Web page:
Samuel Gaines inherited, bought and deeded land  in and around Glastonbury from 1705 to 1750. Records of land deeds from 1734-1745, show Samuel’s dad had lands in the Three Mile and Five Mile Tracts of  “1672 when Major John Talcott of Hartford bargained with Chief Joshua the third son of Uncas the Mohegan sachem, for a certain tract of land about five miles square” in present day Manchester, Connecticut.

Samuel and Rebecca’s marriage is probable  and the search still continues for an actual marriage record.  From The New England Historical and Genealogical Register, “this Rebecca Couch had a brother Simon Couch, who lived at Glastonbury, and Rebecca named a son Simon. The age is appropriate for this marriage, and the name Simon is significant”. Rebecca Couch has few records, she probably died in 1750 a few years after her husband.
Samuel died on July 17, 1748.

Samuel and Rebecca’s 2nd great grandson Obed Gaines was in Iowa by 1854. Obed’s granddaughter Mary Ella Gaines married James Miller in Waverly, Iowa, 1878. Mary Ella’s grandson, Faber Miller. was born in Greene, Iowa in 1905.

Sources

Epenetus Olney b. 1675

Epenetus Olney, 8th great grandpa on RootsMagic tree

Epenetus Olney was born on January 18, 1675, the first generation of his family born in America. He was born in Providence, Rhode Island, an English colony founded by his grandpa and others. “Epenetus Olney Sonn Vnto Epenetus Olney and Mary his Wife Was Borne at Prouidence Januarey the Eightenth day on Thousawd Six hundred Seauenty and ffower or Seauenty ffiue it being the Second day of the weeke”.

Epenetus married Mary Williams, her grandpa Roger Williams was another founder of Rhode Island. Epenetus and Mary had 9 children including a daughter named Freeborn. The Olney family farmed, they grew “beans, turnops, wheate, Indian corn, rye, flex, while in the orchard, through which passed the road leading to the Providence settlement, there were Apple and peach tree, fruited deep.”  The current address for their farm is 370 Woonasquatucket Avenue, Centerdale, Providence County, Rhode Island, on the banks of the Woonasquatucket River about 6 miles northeast of Providence 

Early Rhode Island houses

Epenetus built a Stone Ender home, a style famous in colonial Rhode Island. A description of Epenetus Olney’s Stone Ender from one of many articles, books, studies. “The solid wall of masonry extending almost its whole width into the second story.” Changes were made through the years, “Little rooms and big rooms , fireplaces and cupboards were added here and there. In the front hall there was a great trap door which led down into the deep , cavernous cellar.”

State of Rhode Island and Providence Plantations

The Stone Ender home stayed in the Olney family from the time it was built till it was demolished in 1898 -to “make way for modern improvements”. As the Olney house decayed, it was a boon for archaeologists and architects who could study the ‘insides’ and learn about colonial craftsmanship.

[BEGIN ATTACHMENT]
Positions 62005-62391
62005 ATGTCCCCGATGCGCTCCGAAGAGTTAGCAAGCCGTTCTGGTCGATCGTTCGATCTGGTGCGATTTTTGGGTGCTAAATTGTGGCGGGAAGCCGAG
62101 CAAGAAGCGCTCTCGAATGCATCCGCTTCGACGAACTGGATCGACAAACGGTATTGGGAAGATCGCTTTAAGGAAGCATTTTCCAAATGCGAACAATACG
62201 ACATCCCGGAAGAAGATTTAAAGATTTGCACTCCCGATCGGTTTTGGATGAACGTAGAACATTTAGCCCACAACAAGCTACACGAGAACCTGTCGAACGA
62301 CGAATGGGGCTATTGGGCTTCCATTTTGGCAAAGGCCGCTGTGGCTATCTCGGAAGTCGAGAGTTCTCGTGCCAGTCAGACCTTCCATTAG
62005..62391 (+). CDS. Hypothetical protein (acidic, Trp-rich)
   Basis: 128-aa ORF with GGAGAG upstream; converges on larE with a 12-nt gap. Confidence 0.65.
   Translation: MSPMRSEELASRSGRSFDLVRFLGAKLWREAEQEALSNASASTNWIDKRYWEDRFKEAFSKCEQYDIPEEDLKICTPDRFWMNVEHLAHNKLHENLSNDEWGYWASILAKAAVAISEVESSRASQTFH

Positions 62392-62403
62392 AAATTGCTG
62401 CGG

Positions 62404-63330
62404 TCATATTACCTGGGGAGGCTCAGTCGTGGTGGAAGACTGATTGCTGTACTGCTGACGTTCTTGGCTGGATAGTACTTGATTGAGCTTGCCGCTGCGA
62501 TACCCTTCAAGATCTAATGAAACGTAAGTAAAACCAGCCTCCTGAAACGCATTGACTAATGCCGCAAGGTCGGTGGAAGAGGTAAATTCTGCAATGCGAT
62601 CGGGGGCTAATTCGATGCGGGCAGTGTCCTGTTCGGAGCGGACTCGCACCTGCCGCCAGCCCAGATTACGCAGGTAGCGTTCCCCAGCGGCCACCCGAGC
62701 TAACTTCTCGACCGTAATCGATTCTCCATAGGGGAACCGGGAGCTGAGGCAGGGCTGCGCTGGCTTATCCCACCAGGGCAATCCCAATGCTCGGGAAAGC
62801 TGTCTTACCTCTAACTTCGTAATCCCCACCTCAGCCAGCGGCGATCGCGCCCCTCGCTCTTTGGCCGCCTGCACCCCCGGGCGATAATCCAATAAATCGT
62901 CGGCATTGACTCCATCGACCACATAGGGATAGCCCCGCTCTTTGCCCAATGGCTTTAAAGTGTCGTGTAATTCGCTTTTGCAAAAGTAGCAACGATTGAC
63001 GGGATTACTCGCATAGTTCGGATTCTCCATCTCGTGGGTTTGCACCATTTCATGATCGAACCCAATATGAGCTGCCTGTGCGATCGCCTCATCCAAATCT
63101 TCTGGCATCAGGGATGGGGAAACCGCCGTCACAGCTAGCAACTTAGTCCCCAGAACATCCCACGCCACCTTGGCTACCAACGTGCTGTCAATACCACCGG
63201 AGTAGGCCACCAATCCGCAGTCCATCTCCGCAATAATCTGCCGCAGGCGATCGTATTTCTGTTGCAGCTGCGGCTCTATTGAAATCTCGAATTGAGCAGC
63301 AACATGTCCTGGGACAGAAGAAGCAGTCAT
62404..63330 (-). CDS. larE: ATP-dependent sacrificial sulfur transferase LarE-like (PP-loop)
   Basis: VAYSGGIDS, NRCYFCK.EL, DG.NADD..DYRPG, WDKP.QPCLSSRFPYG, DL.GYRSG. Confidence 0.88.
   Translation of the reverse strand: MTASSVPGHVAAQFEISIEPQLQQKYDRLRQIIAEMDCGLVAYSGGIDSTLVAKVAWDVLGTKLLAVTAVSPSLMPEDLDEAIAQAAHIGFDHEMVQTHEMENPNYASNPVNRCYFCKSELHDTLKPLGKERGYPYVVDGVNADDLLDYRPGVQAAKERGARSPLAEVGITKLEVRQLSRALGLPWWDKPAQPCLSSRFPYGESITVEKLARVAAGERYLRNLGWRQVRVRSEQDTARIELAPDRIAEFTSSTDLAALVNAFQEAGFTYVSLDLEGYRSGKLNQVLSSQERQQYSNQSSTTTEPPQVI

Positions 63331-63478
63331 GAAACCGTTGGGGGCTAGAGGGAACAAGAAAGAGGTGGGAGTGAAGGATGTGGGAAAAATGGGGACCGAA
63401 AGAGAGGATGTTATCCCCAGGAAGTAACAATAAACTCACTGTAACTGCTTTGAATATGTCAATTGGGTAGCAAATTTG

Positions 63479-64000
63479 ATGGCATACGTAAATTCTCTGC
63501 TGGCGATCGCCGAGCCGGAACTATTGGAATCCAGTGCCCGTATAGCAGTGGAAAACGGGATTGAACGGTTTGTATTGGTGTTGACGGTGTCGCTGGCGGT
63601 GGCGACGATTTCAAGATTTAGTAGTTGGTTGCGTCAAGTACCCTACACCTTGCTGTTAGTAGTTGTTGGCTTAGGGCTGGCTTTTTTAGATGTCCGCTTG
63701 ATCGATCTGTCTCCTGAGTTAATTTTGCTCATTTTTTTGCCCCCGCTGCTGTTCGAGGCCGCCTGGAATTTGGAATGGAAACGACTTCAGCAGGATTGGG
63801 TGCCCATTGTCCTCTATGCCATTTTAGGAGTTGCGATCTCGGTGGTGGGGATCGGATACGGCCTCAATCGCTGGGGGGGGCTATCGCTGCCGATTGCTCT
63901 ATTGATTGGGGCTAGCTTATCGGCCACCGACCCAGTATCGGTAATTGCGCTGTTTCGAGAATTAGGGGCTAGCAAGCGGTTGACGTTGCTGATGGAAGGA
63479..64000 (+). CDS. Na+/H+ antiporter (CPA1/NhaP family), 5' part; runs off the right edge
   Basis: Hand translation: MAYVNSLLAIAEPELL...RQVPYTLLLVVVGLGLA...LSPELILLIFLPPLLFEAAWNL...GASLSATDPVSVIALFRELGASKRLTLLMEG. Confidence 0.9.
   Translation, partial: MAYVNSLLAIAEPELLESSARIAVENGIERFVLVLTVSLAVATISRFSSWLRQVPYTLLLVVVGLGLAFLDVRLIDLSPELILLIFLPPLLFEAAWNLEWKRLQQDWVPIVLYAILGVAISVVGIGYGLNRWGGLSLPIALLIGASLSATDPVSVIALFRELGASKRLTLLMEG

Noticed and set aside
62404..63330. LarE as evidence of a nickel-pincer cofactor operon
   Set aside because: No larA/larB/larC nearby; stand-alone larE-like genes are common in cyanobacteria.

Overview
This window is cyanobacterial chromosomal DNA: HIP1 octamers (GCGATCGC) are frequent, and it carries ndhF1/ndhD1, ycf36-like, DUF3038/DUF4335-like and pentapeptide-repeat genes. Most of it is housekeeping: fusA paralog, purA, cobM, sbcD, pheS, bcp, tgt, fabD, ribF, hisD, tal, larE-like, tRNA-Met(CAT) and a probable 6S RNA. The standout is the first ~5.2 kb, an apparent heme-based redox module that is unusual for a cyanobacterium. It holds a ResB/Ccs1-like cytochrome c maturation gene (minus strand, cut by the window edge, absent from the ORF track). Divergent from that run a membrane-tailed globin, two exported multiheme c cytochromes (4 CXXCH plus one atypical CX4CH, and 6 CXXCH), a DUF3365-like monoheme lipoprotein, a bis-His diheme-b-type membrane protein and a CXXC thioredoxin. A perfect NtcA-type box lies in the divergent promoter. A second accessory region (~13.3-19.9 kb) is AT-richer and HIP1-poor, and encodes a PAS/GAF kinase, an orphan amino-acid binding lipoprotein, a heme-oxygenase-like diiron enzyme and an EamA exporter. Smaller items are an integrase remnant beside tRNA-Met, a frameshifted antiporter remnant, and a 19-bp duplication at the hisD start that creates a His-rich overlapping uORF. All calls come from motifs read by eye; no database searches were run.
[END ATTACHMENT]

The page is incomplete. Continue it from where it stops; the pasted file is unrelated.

Epenetus died on September 17, 1740 in Providence. His burial place is unknown but could be where his house used to be. Epenetus’s 3rd great granddaughter Delia Angell was in Iowa by 1856 where she married William Flood. Their great granddaughter was Elizabeth Speedy born in 1917.

Sources

Mathias Harter and Anna Shuler b. 1737

Mathias Harter and Anna Shuler 7th great grandparents on RootsMagic tree.

Mathias Harter was born June 5, 1737 in Baden, Germany, the Kingdom of Prussia at that time. HIs parents were Andreas and Anna Zahner Harter. The whole family sailed to America on September 24, 1742 when Mathias was 5 years old. It wasn’t a luxurious journey. Gottlieb Mittelberger, wrote ‘Journey to Pennsylvania 1756’. The book is a “firsthand historic account of the misery and exploitation of German immigrants”. The trip was about 3 months long. There’s a chance Mathias was an indentured servant his first few years in America, he would have worked to pay off his passage.

Anna Mary Shuler was born around 1737 probably in Germany, her parents aren’t known.  Anna and Mathias married September 9, 1759  in New Holland, Lancaster, Pennsylvania. They had 9 children. 

Mathias was in the American Revolution, Second Battalion of Cumberland County Pennsylvania Militia and possibly guarded British prisoners of war. Mathias is on a list of Captain Holderbaum’s company on December 25, 1781 and 1782.  “Roll of the Second Battalion of Cumberland County Militia between the Ages of Eighteen and Forty-five Years taken from the Returns made to me on Oath by the Officers Commanding Companies Given under my hand this 4th Day of July A. D. 1783. JNO. ALEXANDER, Lieut. Cumbd. County” Mathias Harter is number 226 on a list of 445 men.

Tax lists of 1779 show Mathias owned and paid taxes on 140 acres, 2 horses and 2 cows. Mathias, Anna  and children were members of the Evangelical Lutheran Church of Warwick. Pennsylvania.

Pennsylvania, Wills and Probate Records, 1683-1993 at Ancestry